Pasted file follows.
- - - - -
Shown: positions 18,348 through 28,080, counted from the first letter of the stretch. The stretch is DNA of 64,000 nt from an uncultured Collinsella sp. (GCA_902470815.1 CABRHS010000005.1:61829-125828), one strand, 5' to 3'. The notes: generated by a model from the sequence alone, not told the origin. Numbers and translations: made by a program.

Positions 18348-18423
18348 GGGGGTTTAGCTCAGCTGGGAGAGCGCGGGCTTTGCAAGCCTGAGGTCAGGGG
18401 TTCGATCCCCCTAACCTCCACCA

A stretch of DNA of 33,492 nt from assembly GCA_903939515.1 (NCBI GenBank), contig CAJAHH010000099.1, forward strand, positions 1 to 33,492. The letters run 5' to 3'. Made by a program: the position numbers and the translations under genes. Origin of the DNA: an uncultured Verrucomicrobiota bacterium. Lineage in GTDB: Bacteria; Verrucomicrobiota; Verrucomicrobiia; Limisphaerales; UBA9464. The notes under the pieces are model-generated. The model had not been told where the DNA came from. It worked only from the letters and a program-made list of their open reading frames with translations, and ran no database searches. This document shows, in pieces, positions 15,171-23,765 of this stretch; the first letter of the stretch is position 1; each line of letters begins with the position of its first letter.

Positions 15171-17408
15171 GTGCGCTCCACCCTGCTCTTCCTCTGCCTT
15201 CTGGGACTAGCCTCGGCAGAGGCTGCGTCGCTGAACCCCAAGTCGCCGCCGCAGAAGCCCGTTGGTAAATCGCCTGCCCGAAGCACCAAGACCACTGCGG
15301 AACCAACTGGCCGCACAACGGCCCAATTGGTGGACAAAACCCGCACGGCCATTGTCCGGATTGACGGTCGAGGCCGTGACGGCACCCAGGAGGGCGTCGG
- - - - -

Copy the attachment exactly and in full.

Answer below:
Shown: positions 18,348 through 28,080, counted from the first letter of the stretch. The stretch is DNA of 64,000 nt from an uncultured Collinsella sp. (GCA_902470815.1 CABRHS010000005.1:61829-125828), one strand, 5' to 3'. The notes: generated by a model from the sequence alone, not told the origin. Numbers and translations: made by a program.

Positions 18348-18423
18348 GGGGGTTTAGCTCAGCTGGGAGAGCGCGGGCTTTGCAAGCCTGAGGTCAGGGG
18401 TTCGATCCCCCTAACCTCCACCA

A stretch of DNA of 33,492 nt from assembly GCA_903939515.1 (NCBI GenBank), contig CAJAHH010000099.1, forward strand, positions 1 to 33,492. The letters run 5' to 3'. Made by a program: the position numbers and the translations under genes. Origin of the DNA: an uncultured Verrucomicrobiota bacterium. Lineage in GTDB: Bacteria; Verrucomicrobiota; Verrucomicrobiia; Limisphaerales; UBA9464. The notes under the pieces are model-generated. The model had not been told where the DNA came from. It worked only from the letters and a program-made list of their open reading frames with translations, and ran no database searches. This document shows, in pieces, positions 15,171-23,765 of this stretch; the first letter of the stretch is position 1; each line of letters begins with the position of its first letter.

Positions 15171-17408
15171 GTGCGCTCCACCCTGCTCTTCCTCTGCCTT
15201 CTGGGACTAGCCTCGGCAGAGGCTGCGTCGCTGAACCCCAAGTCGCCGCCGCAGAAGCCCGTTGGTAAATCGCCTGCCCGAAGCACCAAGACCACTGCGG
15301 AACCAACTGGCCGCACAACGGCCCAATTGGTGGACAAAACCCGCACGGCCATTGTCCGGATTGACGGTCGAGGCCGTGACGGCACCCAGGAGGGCGTCGG